“That may not sound like a lot,” Nguyen says, “but we’re talking about water temperature, which takes a lot of energy to warm, so 1.3 degrees is actually a big shift.”
Snails naturally start to die off at higher water temperatures. The data in the new paper shows how implementing snail control measures, such as through chemical treatment of the water, amplifies snail mortality at all temperatures. This lowers transmission risk overall, but allows peak transmission risk to occur at higher temperatures.
These insights can guide public health workers to time their interventions, by factoring in regional water temperatures, and how the temperatures fluctuate during different seasons of the year.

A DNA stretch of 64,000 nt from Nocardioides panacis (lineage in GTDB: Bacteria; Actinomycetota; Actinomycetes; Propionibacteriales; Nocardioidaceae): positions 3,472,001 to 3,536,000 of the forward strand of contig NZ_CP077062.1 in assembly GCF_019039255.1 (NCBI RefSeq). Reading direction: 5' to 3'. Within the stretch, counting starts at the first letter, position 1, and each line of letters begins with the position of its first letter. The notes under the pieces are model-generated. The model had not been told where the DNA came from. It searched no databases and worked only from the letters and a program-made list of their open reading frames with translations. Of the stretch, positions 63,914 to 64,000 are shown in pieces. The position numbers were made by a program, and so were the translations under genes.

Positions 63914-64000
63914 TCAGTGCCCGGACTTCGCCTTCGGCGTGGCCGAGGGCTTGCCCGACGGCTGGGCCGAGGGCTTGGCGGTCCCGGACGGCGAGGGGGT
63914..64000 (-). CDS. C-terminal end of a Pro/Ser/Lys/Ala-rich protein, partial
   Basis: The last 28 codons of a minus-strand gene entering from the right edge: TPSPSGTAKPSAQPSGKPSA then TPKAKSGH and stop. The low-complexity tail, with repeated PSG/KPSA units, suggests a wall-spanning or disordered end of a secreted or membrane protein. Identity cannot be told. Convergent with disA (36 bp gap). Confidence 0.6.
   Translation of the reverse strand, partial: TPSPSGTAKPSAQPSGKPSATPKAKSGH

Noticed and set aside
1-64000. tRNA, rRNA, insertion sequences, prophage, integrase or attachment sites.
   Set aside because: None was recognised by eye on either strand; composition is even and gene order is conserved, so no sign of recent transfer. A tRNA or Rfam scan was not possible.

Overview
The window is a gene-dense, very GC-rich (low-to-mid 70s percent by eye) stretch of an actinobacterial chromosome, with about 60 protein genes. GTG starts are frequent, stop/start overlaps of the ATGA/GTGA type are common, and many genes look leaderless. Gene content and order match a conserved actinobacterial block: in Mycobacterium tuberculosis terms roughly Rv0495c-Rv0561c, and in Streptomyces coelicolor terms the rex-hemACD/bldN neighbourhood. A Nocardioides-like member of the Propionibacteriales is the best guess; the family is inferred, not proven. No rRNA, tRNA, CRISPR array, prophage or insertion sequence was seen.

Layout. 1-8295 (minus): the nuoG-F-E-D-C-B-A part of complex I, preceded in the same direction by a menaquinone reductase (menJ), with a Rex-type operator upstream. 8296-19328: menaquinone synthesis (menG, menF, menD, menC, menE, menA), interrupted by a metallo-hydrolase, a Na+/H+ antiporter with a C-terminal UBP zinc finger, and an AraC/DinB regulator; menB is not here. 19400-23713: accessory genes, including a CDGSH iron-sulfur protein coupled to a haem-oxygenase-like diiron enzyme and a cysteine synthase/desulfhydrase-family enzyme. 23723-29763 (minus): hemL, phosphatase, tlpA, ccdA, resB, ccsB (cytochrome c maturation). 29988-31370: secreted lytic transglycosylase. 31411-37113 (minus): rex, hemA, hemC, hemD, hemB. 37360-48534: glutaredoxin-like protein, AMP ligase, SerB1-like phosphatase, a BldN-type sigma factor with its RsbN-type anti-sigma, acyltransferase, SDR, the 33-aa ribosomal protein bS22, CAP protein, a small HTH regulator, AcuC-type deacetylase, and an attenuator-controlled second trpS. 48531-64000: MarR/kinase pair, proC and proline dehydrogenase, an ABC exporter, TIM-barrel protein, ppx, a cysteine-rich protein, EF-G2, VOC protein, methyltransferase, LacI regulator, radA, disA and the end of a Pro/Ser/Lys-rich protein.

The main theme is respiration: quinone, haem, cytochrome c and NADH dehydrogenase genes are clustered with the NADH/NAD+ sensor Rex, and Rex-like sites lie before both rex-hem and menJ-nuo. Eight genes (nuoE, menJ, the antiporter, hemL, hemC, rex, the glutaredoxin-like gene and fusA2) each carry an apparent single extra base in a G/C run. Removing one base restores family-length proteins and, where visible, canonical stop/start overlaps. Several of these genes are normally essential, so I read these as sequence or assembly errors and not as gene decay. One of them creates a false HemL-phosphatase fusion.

“Our findings don’t mean that we should stop human treatment for schistosomiasis,” Nguyen says. “Instead, it will likely be beneficial to include both the human and ecological components. By combining human drug treatment with snail removal measures, during times when water is below the peak transmission temperature, we may be able to maximize the efficacy of an intervention.”
Additional authors of the PNAS paper include Jason Rohr (University of Notre Dame), Valerie Harwood (University of South Florida), Rachel Hartman (Emory staff) and Emory graduate student Sandra Mendiola.
The work was funded by the National Institutes of Health, the National Science Foundation, the Porter Foundation and the U.S. Department of Agriculture.